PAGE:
At this year’s conference, Navigation 2023, the second cohort of CIP’s Emerging Leaders Program (ELP) united in person to learn leadership skills and network with their peers. These long-lasting relationships between the participants will provide support as they continue through their careers, taking on the challenges that planners and the profession will face in years to come.

The Emerging Leaders Program was created to provide opportunities to mid-career planning professionals to learn skills that will support their career development as they aspire to lead within their organizations. The first cohort of the ELP met virtually from 2021-2022, completing eight modules that focused on topics like accountability and ethics, internal and external conflict resolution, and emotional intelligence. Navigation 2023 was the first time the program was delivered in person.

The program began early this year with a virtual session led by Natalie Persaud RPP, MCIP on “Emotional Intelligence and Self-Care”. This session was followed up with two others. “What is A Leader”, led by Eleanor Mohammed RPP, MCIP, was a facilitated conversation on leadership versus management and taking risks. Kristy Kilbourne RPP, MCIP, finished the virtual component with a conversation on networking and building relationships to prepare ELP participants for the conference, the connections they will make, and—most importantly—to place emphasis on the value of having a support system.

At the conference, participants attended a variety of sessions that contributed to their understanding of leadership. These included the student conference keynote address provided by Andy Fillmore MP, where he proclaimed “What a time to be a planner” pointing to all of the investments being made in Canada to improve local communities. The conference session “Community of Practice” focused on the importance of having a support system and was led by Elizabeth Farrugia, a past ELP participant, and Leela Viswanathan RPP, MCIP, a past facilitator of the ELP.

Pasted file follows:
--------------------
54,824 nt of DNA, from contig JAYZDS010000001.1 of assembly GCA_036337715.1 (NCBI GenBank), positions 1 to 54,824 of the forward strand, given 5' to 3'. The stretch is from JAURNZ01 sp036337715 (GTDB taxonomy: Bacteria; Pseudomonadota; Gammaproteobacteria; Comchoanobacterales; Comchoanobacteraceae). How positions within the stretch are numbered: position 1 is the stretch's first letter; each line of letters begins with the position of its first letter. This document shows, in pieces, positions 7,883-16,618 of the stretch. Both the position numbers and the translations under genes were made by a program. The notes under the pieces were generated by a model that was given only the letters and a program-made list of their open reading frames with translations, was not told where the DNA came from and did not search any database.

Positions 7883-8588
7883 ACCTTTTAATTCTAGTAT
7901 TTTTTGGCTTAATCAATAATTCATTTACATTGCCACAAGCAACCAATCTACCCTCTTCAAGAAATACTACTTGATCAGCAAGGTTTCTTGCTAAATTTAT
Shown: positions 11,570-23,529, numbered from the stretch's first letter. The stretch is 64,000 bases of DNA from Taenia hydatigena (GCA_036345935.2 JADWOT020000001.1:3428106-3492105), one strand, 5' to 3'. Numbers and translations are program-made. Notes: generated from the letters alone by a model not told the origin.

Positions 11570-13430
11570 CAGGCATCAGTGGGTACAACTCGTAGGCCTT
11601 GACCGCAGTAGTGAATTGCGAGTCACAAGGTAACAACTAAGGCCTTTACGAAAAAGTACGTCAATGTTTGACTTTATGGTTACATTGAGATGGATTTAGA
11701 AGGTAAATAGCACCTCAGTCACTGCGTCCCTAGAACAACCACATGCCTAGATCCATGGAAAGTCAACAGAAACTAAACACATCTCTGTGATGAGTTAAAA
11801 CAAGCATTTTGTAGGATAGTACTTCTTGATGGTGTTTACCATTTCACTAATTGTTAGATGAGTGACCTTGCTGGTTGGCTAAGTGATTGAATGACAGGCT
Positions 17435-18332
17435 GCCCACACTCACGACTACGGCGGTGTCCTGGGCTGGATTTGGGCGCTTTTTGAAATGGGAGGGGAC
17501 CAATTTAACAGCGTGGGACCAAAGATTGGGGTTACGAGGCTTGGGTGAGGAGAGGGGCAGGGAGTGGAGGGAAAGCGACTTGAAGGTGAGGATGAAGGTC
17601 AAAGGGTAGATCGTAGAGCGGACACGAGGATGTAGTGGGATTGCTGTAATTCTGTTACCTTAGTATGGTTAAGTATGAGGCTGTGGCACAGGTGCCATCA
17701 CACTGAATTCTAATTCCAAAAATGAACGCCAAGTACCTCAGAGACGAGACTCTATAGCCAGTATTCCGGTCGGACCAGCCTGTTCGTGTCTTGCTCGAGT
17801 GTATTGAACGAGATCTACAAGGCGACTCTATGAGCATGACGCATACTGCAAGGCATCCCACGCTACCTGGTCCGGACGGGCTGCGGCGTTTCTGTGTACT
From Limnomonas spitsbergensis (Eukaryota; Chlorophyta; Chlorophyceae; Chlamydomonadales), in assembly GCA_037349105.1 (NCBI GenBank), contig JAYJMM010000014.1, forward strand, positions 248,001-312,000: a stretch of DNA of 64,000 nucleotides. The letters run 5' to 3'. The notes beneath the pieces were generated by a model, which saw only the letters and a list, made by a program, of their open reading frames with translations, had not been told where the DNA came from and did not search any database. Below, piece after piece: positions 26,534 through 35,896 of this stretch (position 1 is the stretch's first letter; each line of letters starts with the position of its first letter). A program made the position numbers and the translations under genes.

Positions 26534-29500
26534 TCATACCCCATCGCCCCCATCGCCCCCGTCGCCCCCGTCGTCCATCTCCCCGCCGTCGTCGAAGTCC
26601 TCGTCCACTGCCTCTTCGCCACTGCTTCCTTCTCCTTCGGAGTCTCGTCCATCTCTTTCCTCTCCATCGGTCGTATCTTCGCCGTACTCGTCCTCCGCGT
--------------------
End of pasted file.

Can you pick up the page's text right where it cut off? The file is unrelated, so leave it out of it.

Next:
Sessions like “I’m not a junior, not yet a senior” and “Meet and Mentor” provided opportunities to network with others in a similar career stage and to gain insight from those who have a wealth of experience. A session on ethics provided the stage to ask important questions including how we hold ourselves accountable and the challenges of applying ethical standards to everyone practicing planning.

The final session was “What do you want to be known for”, facilitated by Latosia Campbell-Walters RPP, MCIP, who focused on legacy and provided a call to action to all those present to step up and lead as we are faced with a plethora of challenges that require our attention. It was inspiring and a great way to end what was a busy week of listening and learning.

The ELP is still in its infancy, but its participants to date have demonstrated high satisfaction with the program. It will continue to be provided at CIP’s national conference with virtual sessions ahead of it. Interest in the program has grown as many recognize the difficulty in obtaining training in the subject matter discussed. There is a need for leaders – not simply those who are technically skilled, but those with a high degree of emotional intelligence, who can influence and develop others to be successful at what they do. The ELP’s goal is to develop these skills and qualities and inspire planners to embrace leadership no matter what position they are in.

CIP thanks this year’s participants and looks forward to future expressions of interest in the program.